A big storm is brewing in the Florida insurance marketplace, creating a unique short opportunity for investors looking to profit from the confluence of political, economic, and even weather factors. Combined, these could soon wreak havoc on major private insurers Heritage Insurance Holdings Inc. (NYSE:HRTG) and HCI Group Inc. (NYSE:HCI).
HCI reports earnings May 3rd, while Heritage reports May 4th. We see downside in the near term ahead of results - and long term as our concerns, detailed below, play out.
In the aftermath of the devastating Florida hurricane seasons in 2004 and 2005, state-run insurer Citizens Property Insurance Company sopped up the wreckage with 1.5 million policies on their books.
Citizens' ballooning size and large exposure to risk became hot-button political questions. Florida taxpayers began to realize the calamity that could ensue if a major hurricane hit and Citizens bore the burden. In 2013, Citizens had more than $500 billion in total risk exposure and only $6.1 billion in cash surplus.
The Take-Out Solution
Fears over Citizens' massive size and risk spurred lawmakers to create a "take-out program." This drew a flood of policies away from Citizens and into a newly invigorated private insurance marketplace. The take-out program was designed to reduce the state's exposure by encouraging private companies to assume Citizens' policies.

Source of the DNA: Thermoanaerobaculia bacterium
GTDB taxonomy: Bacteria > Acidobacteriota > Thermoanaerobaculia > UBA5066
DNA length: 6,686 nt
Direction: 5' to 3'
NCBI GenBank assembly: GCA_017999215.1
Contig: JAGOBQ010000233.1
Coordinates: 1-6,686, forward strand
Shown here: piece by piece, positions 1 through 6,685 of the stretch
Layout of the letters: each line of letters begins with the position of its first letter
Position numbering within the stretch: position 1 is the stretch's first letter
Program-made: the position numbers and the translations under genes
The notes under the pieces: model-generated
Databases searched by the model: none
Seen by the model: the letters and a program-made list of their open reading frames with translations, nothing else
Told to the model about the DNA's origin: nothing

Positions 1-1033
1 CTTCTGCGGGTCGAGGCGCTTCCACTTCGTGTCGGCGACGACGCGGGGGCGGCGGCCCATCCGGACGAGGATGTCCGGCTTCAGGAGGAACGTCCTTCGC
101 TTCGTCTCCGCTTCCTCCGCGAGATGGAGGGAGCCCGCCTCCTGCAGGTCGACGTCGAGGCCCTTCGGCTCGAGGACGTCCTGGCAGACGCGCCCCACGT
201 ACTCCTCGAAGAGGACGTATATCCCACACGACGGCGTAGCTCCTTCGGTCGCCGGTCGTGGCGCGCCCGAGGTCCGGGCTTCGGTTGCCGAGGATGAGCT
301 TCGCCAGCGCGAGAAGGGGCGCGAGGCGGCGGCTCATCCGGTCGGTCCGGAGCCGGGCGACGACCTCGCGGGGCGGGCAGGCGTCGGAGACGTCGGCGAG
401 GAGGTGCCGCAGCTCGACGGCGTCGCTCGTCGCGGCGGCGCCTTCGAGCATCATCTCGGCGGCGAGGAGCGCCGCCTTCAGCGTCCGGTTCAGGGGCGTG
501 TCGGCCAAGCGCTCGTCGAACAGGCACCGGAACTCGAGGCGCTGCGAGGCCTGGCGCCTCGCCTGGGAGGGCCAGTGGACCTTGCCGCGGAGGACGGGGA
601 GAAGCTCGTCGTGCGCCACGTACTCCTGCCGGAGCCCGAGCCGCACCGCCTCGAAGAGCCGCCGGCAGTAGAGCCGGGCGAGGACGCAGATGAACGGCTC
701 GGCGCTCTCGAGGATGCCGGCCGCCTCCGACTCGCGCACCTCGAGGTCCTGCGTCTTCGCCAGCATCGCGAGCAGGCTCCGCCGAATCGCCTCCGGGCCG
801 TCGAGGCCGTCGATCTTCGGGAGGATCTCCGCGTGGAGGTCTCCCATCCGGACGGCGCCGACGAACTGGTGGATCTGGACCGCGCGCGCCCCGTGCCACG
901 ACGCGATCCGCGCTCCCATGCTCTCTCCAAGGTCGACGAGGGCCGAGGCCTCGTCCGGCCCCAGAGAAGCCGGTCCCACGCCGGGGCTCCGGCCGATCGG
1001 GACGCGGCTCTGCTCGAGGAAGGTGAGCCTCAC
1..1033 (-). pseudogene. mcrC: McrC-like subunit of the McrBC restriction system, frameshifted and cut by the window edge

The take-out program has particularly impacted two private insurance companies: HCI Group Inc. and Heritage Insurance Holdings . Essentially, these firms were allowed to cherry-pick favorable policies from Citizens' portfolio. Other firms, such as Universal Insurance Holdings (NYSEMKT:UVE) and United Insurance Holdings Corp. (NASDAQ:UIHC), also participated; however, these firms are more diversified and thus less reliant on Citizens.
HCPCI, a wholly-owned subsidiary of HCI Group Inc., was created for the sole purpose of participating in Citizens' take-out program. HCI acquired all of the company's current policies in a series of separate transactions from July 2007 through October 2015. HCI's most recent annual filing (10-K) notes that "substantially all of (HCI's) premium revenue since inception has come from the policies acquired in these assumption transactions and subsequent renewals."
Heritage also relies heavily on take-out policies from Citizens. In statements accompanying the company's latest 10-K, CEO Bruce Lucas noted that "during the quarter, our policy assumptions from Citizens Insurance were significantly higher than prior projections and totaled approximately 26,000 policies and $55 million in annualized premium."
Depopulation Coming To An End
The take-out program has benefited both HCI and HRTG. However, this era of cherry-picking is nearing an end as the total number of Citizens' policies shrinks towards a core of "high risk" policies. "High risk" encompasses properties on the coast, older residential properties, and those in "sinkhole alley" (Hernando, Pasco, Hillsborough and Pinellas counties), among others.
Management believed Citizens would be left with 300,000-400,000 policies in the depopulation model; as expected, this figure is approaching.